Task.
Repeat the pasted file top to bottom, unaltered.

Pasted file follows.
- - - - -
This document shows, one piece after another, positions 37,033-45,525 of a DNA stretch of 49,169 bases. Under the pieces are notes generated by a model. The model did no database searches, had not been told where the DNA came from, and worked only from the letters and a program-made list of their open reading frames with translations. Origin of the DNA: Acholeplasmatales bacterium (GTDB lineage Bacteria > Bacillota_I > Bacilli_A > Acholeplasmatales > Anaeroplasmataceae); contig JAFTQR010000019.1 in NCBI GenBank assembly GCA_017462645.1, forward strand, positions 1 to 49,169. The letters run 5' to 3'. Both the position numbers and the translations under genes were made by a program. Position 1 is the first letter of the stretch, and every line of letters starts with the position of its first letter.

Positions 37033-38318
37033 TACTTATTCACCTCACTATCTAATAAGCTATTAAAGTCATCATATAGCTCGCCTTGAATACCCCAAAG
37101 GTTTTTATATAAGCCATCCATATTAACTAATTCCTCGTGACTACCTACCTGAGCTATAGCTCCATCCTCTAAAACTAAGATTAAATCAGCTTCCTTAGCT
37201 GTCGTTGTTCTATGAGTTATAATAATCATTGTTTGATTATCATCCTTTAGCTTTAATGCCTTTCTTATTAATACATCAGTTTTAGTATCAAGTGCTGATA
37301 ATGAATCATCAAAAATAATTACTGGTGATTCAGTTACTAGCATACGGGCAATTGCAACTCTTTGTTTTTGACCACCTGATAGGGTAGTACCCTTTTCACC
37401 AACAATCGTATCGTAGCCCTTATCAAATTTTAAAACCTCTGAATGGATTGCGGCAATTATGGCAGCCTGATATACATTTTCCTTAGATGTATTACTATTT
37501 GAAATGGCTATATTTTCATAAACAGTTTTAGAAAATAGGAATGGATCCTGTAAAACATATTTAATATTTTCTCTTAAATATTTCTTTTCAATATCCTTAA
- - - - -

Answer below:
This document shows, one piece after another, positions 37,033-45,525 of a DNA stretch of 49,169 bases. Under the pieces are notes generated by a model. The model did no database searches, had not been told where the DNA came from, and worked only from the letters and a program-made list of their open reading frames with translations. Origin of the DNA: Acholeplasmatales bacterium (GTDB lineage Bacteria > Bacillota_I > Bacilli_A > Acholeplasmatales > Anaeroplasmataceae); contig JAFTQR010000019.1 in NCBI GenBank assembly GCA_017462645.1, forward strand, positions 1 to 49,169. The letters run 5' to 3'. Both the position numbers and the translations under genes were made by a program. Position 1 is the first letter of the stretch, and every line of letters starts with the position of its first letter.

Positions 37033-38318
37033 TACTTATTCACCTCACTATCTAATAAGCTATTAAAGTCATCATATAGCTCGCCTTGAATACCCCAAAG
37101 GTTTTTATATAAGCCATCCATATTAACTAATTCCTCGTGACTACCTACCTGAGCTATAGCTCCATCCTCTAAAACTAAGATTAAATCAGCTTCCTTAGCT
37201 GTCGTTGTTCTATGAGTTATAATAATCATTGTTTGATTATCATCCTTTAGCTTTAATGCCTTTCTTATTAATACATCAGTTTTAGTATCAAGTGCTGATA
37301 ATGAATCATCAAAAATAATTACTGGTGATTCAGTTACTAGCATACGGGCAATTGCAACTCTTTGTTTTTGACCACCTGATAGGGTAGTACCCTTTTCACC
37401 AACAATCGTATCGTAGCCCTTATCAAATTTTAAAACCTCTGAATGGATTGCGGCAATTATGGCAGCCTGATATACATTTTCCTTAGATGTATTACTATTT
37501 GAAATGGCTATATTTTCATAAACAGTTTTAGAAAATAGGAATGGATCCTGTAAAACATATTTAATATTTTCTCTTAAATATTTCTTTTCAATATCCTTAA